America's verbal assault on Syria has its leader scrambling for reassurance that his country won't be next on the U.S. hit list.
Bashar Assad's phone bill swelled last Saturday. After George Bush directly accused Syria of possessing chemical weapons, and after a series of serious allegations leveled at Syria by nearly every American cabinet member, Assad went on the defensive. On Saturday, he called the Saudi crown prince, Prince Abdullah, for "an exchange of opinions on the situation in Iraq," but essentially he asked for Saudi involvement to counter what is called the "Zionist defamation campaign" against Syria.
By Monday, he was meeting with the Saudi prince face to face; meanwhile, Egyptian President Hosni Mubarak was calling Assad. Egyptian sources report that Mubarak was seeking to calm down his colleague, who was afraid that Syria was next in line after Iraq. Mubarak had received explicit assurances from Washington that this was not the case, the Egyptian sources said, and he had been asked to relay these assurances to Syria. Yet American sources deny this: No such message was sent, they say. The upshot was that Mubarak issued a joint statement with the secretary-general of the Arab League, Amr Moussa, in which the pair denounced the accusations against Syria.
All of this was not enough to allay Assad's fears, nor were the soothing statements from British Foreign Minister Jack Straw in Kuwait, who assured that "Syria is not on any list" for the next attack. Assad also called Russian President Vladimir Putin, spoke with Lebanese President Emile Lahoud and chatted with Turkish Foreign Minister Abdullah Gul and with Iranian Foreign Minister Kamal Kharrazi. In all of these conversations, Assad spoke of the need to halt America's verbal assault against Syria.
"Bashar Assad has been in a state of panic for several weeks now, and after the swift fall of Iraq, he assumes that the American zeal for victory is now interested in putting the screws on other Arab countries," says a Lebanese source. "If you read the interview he gave to the Lebanese newspaper Al-Safir last month, you'll see he was already talking then about his belief that Syria was next in line after Iraq." In the same interview, Assad spoke of the need for a popular movement to oppose the occupation of Iraq by coalition forces, and he openly admitted to the mass movement of Iraqi emigres who had returned to Iraq from Syria to fight the coalition forces. Assad also underscored the need to implement the pan-Arab defense accord mandated by the Arab League charter.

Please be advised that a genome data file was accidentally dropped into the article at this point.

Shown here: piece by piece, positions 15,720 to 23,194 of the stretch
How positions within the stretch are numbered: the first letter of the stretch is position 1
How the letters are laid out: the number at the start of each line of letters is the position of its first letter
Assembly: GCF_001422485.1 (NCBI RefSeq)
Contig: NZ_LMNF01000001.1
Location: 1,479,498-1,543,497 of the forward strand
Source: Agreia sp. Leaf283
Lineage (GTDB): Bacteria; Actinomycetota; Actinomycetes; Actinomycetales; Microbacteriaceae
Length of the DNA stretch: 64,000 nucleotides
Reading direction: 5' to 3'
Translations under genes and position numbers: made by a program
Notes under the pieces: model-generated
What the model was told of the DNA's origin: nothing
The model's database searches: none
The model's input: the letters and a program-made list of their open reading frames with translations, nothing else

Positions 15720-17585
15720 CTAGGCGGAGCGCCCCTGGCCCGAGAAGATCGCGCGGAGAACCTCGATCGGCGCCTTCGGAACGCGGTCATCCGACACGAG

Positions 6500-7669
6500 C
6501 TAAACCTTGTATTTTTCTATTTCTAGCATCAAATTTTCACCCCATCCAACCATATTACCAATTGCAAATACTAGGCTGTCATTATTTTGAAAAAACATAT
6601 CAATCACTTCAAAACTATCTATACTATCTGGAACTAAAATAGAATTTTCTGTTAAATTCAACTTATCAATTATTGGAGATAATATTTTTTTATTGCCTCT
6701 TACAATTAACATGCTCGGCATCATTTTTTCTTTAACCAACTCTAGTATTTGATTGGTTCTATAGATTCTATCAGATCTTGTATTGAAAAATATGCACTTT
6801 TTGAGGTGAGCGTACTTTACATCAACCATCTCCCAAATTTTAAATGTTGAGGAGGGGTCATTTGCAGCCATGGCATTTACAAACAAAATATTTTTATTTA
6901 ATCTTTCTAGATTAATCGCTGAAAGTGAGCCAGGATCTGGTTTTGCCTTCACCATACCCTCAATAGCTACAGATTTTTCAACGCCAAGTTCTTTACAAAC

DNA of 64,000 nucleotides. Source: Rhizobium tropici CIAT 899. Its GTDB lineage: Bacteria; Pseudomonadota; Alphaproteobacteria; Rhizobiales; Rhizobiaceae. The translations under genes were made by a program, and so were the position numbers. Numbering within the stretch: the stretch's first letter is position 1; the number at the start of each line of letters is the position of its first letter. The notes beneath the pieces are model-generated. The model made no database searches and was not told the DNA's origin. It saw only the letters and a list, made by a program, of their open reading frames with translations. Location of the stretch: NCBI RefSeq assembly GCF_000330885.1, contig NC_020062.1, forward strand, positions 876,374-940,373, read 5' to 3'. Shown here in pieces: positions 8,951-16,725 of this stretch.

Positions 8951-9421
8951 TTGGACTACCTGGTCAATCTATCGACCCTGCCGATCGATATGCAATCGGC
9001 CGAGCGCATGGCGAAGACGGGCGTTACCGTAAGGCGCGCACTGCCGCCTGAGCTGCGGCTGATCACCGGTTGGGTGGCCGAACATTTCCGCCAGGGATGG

All of this did not go down well in Washington. Although Assad had been praised by American administration officials when it came to the war on terrorism, this was not so with regard to Iraq. Tempers flared when Syria opened its border with Iraq, established trade delegations and began to develop trade relations, which last year totaled $1 billion. The Syrian lie about pumping Iraqi oil through the pipeline from Mosul, and the violation of economic sanctions on Baghdad that this entailed, triggered a wave of strongly worded messages from Washington to Damascus. Syrian support for the vote on UN Security Council Resolution 1441 may have soothed Washington's ire, but only a few weeks later, Syria clearly proclaimed its firm opposition to any military action against Iraq. Even more serious, it introduced a draft resolution at the Arab League summit - which was not adopted - that would have barred Arab states from providing logistic or military assistance to the coalition forces.
The direct continuation of this, say Jordanian sources, was that Saddam's family, including his wife Sajeda, moved to the Syrian port city of Latakia, and during the war, army officers and leading figures in the Baath party - including high-ranking scientists responsible for the weapons of mass destruction development programs - fled to Syria, as well. On top of all this was the possibility that Iraq had placed its missiles in Syria for safekeeping. Nor did the fact that Syrian demonstrators attacked the American embassy in Damascus (as well as that of Egypt) go over well.